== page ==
The interviews were conducted by Spadaro over three days in August at the Vatican hotel where Francis has chosen to live rather than in the papal apartments. The Vatican vets all content in Civilta Cattolica, and the pope approved the Italian version of the article, which America magazine, the Jesuit journal in the U.S., translated into English.
The admonition will especially resonate in the United States, where some bishops have already publicly voiced dismay that Francis hasn’t hammered home church teaching on abortion, contraception and homosexuality — areas of the culture wars where U.S. bishops often put themselves on the front lines. U.S. bishops were behind Benedict’s crackdown on American nuns, who were accused of letting doctrine take a backseat to their social justice work caring for the poor — precisely the priority that Francis is endorsing.
“I think what Francis is doing when he’s talking about these hot-button issues, he’s not saying one side is right or the other side is right. He’s saying that arguing over these things gets in the way of the work that Catholics are supposed to be doing,” said David Cloutier, a theologian at Mount St. Mary’s University in Maryland.
“This suggests a really different vision of what the church should look like in the world. It’s not a defensive vision. He comes out and forthrightly says we don’t have to talk about these issues all the time. I can’t help but see this as a potential rebuke to American leaders who have focused on these issues.”
Just last week, Bishop Thomas Tobin of Providence, R.I., said in an interview with his diocesan newspaper that he was “a little bit disappointed” that Francis hadn’t addressed abortion since being elected. But Carol Tobias, president of the National Right to Life Committee, said Francis’ comments on abortion do not indicate any change in the church’s commitment to the issue.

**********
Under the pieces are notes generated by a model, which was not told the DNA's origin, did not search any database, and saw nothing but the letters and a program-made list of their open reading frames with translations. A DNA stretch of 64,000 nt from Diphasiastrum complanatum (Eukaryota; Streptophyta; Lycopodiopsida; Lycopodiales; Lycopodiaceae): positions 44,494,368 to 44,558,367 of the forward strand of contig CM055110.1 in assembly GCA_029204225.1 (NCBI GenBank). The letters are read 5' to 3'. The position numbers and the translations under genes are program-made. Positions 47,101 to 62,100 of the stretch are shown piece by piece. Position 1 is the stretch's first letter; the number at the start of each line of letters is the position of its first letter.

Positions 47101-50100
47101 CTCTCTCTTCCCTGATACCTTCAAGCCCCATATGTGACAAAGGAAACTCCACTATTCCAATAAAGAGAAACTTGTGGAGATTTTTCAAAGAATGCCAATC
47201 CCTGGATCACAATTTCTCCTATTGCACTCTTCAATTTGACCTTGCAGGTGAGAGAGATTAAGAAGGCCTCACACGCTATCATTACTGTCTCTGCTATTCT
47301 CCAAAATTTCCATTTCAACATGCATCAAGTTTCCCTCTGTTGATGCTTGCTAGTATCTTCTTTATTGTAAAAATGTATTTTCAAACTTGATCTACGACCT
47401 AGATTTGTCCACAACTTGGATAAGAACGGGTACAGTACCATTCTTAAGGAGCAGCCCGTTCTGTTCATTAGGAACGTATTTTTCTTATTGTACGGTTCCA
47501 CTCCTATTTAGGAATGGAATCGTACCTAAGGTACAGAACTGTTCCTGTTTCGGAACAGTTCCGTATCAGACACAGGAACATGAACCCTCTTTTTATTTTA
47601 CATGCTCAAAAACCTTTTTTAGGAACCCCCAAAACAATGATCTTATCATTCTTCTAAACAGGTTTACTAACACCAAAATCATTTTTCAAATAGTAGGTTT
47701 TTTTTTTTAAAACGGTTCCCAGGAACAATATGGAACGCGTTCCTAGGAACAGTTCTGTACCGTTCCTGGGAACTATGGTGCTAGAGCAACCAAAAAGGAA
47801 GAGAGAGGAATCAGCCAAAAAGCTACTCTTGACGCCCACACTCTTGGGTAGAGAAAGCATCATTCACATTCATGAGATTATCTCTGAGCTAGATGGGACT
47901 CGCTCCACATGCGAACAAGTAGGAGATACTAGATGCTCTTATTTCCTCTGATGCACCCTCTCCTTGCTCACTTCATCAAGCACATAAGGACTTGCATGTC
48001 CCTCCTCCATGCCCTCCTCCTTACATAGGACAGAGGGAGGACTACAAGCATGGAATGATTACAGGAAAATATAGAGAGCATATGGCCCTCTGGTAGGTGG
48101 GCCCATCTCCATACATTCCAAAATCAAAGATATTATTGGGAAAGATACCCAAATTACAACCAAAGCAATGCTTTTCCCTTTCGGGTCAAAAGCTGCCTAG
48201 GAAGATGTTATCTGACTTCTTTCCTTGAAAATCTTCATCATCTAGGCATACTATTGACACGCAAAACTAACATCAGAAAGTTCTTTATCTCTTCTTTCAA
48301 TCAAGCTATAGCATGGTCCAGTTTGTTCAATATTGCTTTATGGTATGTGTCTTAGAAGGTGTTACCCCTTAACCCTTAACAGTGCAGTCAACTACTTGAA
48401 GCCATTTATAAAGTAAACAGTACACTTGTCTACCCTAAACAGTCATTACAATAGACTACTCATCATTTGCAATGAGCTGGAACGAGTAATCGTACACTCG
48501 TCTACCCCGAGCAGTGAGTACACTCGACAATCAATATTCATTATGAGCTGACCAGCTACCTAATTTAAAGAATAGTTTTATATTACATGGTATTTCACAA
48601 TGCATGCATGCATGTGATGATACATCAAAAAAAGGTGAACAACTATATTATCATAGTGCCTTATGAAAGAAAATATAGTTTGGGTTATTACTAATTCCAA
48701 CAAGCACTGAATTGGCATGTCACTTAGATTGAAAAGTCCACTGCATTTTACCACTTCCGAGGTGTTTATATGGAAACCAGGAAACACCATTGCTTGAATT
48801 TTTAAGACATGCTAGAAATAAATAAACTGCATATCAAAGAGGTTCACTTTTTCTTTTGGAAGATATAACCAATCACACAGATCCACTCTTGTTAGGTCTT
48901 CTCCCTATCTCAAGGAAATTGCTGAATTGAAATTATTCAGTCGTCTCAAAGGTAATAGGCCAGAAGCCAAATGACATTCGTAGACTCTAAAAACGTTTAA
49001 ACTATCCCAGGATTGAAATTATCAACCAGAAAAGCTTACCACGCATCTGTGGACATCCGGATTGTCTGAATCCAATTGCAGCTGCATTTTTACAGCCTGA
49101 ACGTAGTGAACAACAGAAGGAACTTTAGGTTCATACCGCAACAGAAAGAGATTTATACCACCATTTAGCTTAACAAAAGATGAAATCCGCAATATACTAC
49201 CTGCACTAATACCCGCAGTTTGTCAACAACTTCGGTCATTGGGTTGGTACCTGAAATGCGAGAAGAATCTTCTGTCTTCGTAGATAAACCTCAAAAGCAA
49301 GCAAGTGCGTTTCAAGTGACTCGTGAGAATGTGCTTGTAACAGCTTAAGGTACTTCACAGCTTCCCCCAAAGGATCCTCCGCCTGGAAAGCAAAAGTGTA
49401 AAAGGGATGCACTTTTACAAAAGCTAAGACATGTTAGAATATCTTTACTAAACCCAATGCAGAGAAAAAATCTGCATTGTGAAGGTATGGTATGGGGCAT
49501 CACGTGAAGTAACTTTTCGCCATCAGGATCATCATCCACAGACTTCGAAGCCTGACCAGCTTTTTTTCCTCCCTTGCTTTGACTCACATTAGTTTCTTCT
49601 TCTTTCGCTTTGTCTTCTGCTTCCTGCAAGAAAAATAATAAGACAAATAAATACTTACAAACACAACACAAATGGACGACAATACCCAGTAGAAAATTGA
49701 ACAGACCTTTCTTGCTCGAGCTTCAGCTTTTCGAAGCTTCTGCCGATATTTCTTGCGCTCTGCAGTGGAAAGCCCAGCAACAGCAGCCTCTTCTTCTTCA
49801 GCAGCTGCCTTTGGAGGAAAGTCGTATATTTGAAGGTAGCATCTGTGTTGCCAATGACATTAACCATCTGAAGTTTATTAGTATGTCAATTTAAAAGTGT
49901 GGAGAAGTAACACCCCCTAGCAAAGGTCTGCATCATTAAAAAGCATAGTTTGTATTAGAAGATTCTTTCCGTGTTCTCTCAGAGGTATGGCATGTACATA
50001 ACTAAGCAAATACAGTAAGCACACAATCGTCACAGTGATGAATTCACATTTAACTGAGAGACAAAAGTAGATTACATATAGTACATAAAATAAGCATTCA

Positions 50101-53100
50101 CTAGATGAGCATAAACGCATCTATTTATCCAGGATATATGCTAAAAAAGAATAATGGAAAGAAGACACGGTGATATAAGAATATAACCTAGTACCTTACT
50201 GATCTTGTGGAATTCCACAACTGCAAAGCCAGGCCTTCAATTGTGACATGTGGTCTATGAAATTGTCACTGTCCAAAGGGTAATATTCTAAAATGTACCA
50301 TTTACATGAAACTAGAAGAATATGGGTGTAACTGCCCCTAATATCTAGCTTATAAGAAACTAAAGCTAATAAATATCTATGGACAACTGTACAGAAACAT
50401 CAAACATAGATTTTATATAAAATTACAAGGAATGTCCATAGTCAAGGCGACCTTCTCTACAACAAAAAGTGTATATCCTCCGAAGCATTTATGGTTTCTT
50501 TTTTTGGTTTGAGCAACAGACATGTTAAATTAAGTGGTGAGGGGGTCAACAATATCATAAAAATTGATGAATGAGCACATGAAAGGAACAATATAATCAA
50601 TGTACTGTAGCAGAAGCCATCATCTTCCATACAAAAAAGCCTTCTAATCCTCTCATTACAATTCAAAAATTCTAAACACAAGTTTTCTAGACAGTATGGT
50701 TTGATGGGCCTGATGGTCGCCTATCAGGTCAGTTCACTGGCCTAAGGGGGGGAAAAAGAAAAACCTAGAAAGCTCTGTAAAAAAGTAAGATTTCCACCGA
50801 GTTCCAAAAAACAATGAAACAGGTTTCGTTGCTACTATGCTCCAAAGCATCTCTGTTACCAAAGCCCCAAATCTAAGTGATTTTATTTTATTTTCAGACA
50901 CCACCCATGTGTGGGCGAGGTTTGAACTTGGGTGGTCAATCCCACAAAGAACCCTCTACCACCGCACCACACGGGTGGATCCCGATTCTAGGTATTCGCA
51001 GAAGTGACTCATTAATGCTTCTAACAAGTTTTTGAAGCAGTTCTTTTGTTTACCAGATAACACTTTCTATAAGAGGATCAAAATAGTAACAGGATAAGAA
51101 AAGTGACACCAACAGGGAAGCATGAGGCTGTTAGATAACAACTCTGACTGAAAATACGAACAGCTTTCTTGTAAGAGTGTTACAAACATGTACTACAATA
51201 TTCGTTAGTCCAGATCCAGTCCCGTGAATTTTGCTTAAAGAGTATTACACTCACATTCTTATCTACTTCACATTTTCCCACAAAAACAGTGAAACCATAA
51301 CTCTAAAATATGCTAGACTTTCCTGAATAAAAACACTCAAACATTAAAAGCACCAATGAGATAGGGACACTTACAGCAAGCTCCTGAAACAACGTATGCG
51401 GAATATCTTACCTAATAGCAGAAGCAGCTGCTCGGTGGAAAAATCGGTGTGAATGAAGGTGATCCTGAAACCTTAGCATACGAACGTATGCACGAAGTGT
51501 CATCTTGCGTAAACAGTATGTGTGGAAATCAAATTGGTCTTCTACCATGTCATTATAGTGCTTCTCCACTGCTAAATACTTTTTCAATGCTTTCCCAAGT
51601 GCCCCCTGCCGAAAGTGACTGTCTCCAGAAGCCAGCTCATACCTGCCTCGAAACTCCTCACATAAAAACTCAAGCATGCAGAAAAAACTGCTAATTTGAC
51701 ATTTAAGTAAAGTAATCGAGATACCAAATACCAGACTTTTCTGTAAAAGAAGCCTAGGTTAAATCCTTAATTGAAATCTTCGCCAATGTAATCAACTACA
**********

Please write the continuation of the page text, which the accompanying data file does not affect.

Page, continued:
“Pope Francis is reminding us that when we discuss the issue of abortion, we are not talking about some abstract issue or procedure. Rather, we’re talking about situations that involve mothers and their unborn children, and we must be mindful to help them both — something the right-to-life movement works to do every day,” Tobias said.
Two months ago, Francis caused a sensation during a news conference when he was asked about gay priests. “Who am I to judge?” about the sexual orientation of priests, as long as they are searching for God and have good will, he responded.
Francis noted in the latest interview that he had merely repeated Catholic doctrine during that news conference — though he again neglected to repeat church teaching that says while homosexuals should be treated with dignity and respect, homosexual acts are “intrinsically disordered.”
But he continued: “A person once asked me, in a provocative manner, if I approved of homosexuality. I replied with another question: ‘Tell me: when God looks at a gay person, does he endorse the existence of this person with love, or reject and condemn this person?'”
“We must always consider the person. In life, God accompanies persons, and we must accompany them, starting from their situation. It is necessary to accompany them with mercy. When that happens, the Holy Spirit inspires the priest to say the right thing.”